Being a Dilbert

August 01, 1996|By Peter Jay

HAVRE DE GRACE -- One of the great successes of our moment in time is the comic strip Dilbert, which lampoons office life.

Thomas Hobbes said it is the natural condition of human life to be solitary, poor, nasty, brutish and short. To cartoonist Scott Adams, creator of the white-collar prole Dilbert, those who toil (or cleverly evade toiling) in the mid-level warrens of big companies are likely to be cynical, dour, lazy, churlish and curt. And their bosses are worse.

As one who has spent probably too much of his life working in offices, not always unhappily, but who doesn't any more, I read Dilbert with a mixture of amazement and nostalgia. The strip perfectly captures the worst aspect of office life -- the sense that your future is ultimately controlled by others. But it also shows the perverse pleasure those in the ranks have always taken in complaining about the idiocy of faceless authority.

Every society, and every institution down to quite small ones, has its Dilberts. Some are meek and obedient. Others may be sour, truculent, two-faced, or otherwise temperamentally challenged people who on occasion make their managers despair.

As individuals they may be expendable, and they know it, but collectively they're indispensable. This should make them want to join unions, and sometimes it does. A Dilbert knows instinctively that a big union is just another big bureaucratic institution, and unlike his employer it will expect him to pay it.

Some people in offices avoid Dilbertitis, or think they can, by rising higher in the pecking order. But eventually they realize that even the executive suites are dilbertized. And so they generally come to accept that, because the only way to escape is either to climb to the very top of the pyramid or to go somewhere else.

In some occupations, though, it's possible to be a Dilbert but still retain at least the illusion of independence. Journalism is one of those. Early in my newspaper career I realized that I was much happier as a reporter than an editor, because reporting kept me out of offices and away from the most oppressive daily reminders of my subordinate status.

A longing for freedom

The farther away from the office I went, the more independent I felt and the better my relations with my superiors became. I finally got promoted to a job halfway around the world, but then had to rethink the process, both because I couldn't get any farther away and also because I was homesick.

What Dilberts mostly miss in their lives is personal freedom, which they have traded away somewhere along the line for other benefits such as a regular paycheck and the pleasure of being able to take time out of the working day to sit in the cafeteria and exchange malicious gossip about the new supervisor.

But freedom, like security, is relative. In one sense, farmers and freelance writers, among others, have quite a lot of it. Nobody regularly tells them what to do. Old friends of mine from the newspaper business, some of them now quite high-level Dilberts, often say they envy me the freedom I must have in the life I've chosen to lead.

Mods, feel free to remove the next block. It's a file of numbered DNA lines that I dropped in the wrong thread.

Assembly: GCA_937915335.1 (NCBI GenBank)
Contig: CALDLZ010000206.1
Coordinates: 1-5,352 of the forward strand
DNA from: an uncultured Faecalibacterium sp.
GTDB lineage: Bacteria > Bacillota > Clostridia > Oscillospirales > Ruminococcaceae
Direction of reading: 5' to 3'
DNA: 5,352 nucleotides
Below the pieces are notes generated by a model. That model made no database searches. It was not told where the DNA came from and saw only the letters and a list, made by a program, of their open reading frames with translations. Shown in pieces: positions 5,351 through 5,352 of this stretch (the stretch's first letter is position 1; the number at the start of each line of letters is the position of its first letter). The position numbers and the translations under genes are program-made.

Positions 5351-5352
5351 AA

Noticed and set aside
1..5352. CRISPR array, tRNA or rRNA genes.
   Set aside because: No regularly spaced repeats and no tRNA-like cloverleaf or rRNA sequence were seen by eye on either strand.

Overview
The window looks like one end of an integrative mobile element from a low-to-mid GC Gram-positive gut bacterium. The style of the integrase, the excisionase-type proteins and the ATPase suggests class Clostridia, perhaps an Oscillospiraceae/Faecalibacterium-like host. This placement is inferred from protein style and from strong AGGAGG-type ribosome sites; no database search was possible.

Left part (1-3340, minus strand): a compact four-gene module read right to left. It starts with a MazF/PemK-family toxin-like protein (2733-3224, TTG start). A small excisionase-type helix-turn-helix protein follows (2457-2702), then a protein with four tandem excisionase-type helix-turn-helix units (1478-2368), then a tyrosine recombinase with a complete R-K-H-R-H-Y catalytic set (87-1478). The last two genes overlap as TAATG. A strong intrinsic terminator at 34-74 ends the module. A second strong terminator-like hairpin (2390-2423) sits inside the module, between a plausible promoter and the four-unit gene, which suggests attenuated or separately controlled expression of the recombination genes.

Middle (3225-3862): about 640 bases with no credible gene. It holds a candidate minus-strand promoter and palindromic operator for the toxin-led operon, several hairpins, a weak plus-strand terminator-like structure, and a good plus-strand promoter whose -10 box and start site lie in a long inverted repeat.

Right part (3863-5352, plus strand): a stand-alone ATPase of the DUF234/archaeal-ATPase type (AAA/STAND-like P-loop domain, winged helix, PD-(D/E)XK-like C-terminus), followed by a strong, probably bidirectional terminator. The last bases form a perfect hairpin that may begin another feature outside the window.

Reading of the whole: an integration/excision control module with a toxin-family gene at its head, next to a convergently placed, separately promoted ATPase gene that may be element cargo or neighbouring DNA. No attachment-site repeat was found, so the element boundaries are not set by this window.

But they really wouldn't want to change places. For one thing, they have paid vacations and routinely travel for pleasure to places like Scotland or Nepal, while I'm wondering if there's time to go to Perryville.

Freedom is a major theme in Tom Horton's "An Island Out of Time," the best book to come out of Maryland in a long time.

From his years living in the watermen's village of Tylerton on Smith Island, Horton acquired enormous respect for those who are able to wring a living from the Chesapeake. Storms, oyster-killing diseases, bugs, freeze-ups, capricious seafood market conditions and regulation-minded Dilberts in government jobs on the mainland are all hardships which must be overcome.

It's a struggle to survive, let alone get ahead, in the face of all that, and little by little the island's population is shrinking and the old ways are dying. Those who stay and persevere at this arduous and unforgiving life give various reasons for what they assume will be seen, especially by people from away, as an irrational decision.

They cite tradition, family ties, natural beauty, fear of the unknown. And more than anything else, they talk about freedom. For freedom, which to them means only the chance to go through each working day without having to take anyone's orders, they're willing to endure great hardship and do without comforts others take for granted.

The islanders aren't Dilberts. But because their fate is still often determined by forces beyond their control, Dilbert himself would probably understand them.

Peter Jay is a writer and farmer.

Pub Date: 8/01/96

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